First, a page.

The boys’ eyes widened. Larry had a good hundred pounds on either one of them. Even David, who was somewhat scrawny for a quarterback, was a lot bigger than either boy. “You don’t just mess with an upperclassman’s car,” Larry went on, his hands balling into fists. He looked like he could have easily picked up either boy with one hand and thrown him across the parking lot. He was glancing over at David, his eyes speaking the obvious: Let’s beat the shit out of these kids.

David bit his lip. He knew what Larry was thinking: if they beat up these kids, it would impress the girls. Freshmen got beat up, that’s the way it was. He had been spared for the most part when he was at that age, thanks to his innate abilities in football. If he hadn’t discovered how far he could throw a pigskin, he probably would have spent half his freshman year with his head in a toilet.

David put his hand on Larry’s shoulder. “Listen, I don’t want to mess up my tux. It’s rented.” He rested his eyes on the two boys, who looked like they were about to wet their slacks. “Scram!”

Larry was intensely disappointed that he didn’t get to show off for Judy, but he calmed down with they were inside the car. David didn’t understand what Larry was so worried about—everybody knew that Judy was loose.

David dropped Larry and Judy off by the park and continued to follow Marilyn’s directions to a secluded area she knew of. When he killed the engine, he realized that his palms were sweating badly. He took his hands off the steering wheel of the Ford and wiped them on the pants legs of his tux. He lifted his eyes to meet Marilyn’s pretty, heart-shaped face. Tendrils of her auburn hair had come loose from the barrettes. “I sure had a great time tonight, Marilyn,” he said.

Marilyn smiled and touched his arm. David felt himself getting hard and hoped she didn’t notice. “So did I, David,” she whispered.

Six months ago, David had fallen for Marilyn Ross. She was always on the sidelines of the football field, cheering her heart out, her lush auburn hair pulled into a neat ponytail. He stared at her so often that he allowed the football to slam right into his head one day, nearly knocking him out. He was real gone.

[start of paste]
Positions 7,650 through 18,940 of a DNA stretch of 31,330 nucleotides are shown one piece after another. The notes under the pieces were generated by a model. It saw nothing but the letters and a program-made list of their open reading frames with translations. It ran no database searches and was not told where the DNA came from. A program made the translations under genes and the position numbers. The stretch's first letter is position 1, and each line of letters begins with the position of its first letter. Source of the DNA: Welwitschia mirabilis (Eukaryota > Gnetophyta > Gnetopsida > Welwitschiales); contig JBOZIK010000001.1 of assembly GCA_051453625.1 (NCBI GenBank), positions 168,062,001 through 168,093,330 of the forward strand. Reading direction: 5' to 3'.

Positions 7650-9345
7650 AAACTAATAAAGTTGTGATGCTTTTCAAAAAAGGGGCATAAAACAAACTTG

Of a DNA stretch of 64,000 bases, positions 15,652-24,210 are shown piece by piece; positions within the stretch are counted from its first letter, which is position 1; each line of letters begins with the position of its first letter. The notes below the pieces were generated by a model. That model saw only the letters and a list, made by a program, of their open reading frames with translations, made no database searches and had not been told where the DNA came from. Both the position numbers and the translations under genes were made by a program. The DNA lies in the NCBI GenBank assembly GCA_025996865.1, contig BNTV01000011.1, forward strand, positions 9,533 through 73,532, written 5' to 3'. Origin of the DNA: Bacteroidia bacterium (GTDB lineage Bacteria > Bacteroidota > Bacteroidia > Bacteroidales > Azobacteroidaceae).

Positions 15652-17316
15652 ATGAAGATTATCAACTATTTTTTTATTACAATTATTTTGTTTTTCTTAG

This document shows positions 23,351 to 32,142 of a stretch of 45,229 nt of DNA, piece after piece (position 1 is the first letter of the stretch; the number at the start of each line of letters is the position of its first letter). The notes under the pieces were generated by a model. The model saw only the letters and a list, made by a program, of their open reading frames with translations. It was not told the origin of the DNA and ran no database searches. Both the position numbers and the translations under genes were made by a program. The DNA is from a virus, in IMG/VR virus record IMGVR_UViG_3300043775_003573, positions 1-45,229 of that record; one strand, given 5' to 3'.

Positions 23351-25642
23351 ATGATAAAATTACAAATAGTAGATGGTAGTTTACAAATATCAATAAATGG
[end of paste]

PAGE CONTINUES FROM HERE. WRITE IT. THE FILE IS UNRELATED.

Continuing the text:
Three months ago, David had finally worked up the nerve to ask her out. He had heard that Marilyn only dated seniors and he was still just a junior, but he thought maybe his quarterback status on the school’s winning football team might give him a shot. After all, he was a great athlete. “A born quarterback” was what people said.

Marilyn was always with her friend Betty, a fellow paper shaker. David wanted to get her alone to ask her out, but Betty was always around. Finally, David came out and asked her right in front of Betty. It had been one of the scariest moments of his life. She had shrugged, smiled coyly, and said, “Cool.”

He took her to a drive-in movie that weekend and ten dates later, he invited her to the junior prom. He was scared to ask, because he knew they weren’t exclusive and Marilyn still was dating other fellows. When she agreed, he felt like he was floating on a cloud. He waxed up his car, rented the best tux he could afford, and was determined to make this the best night of her life. This was one of the last times they’d be together before Marilyn went off to camp for the summer and he had something important to ask her.

“Is something wrong, David?” Marilyn asked. She slid a little closer to him. He had heard a rumor in the locker room that she was fast, but he hadn’t seen any evidence of that. They had made out once or twice, but nothing more than that.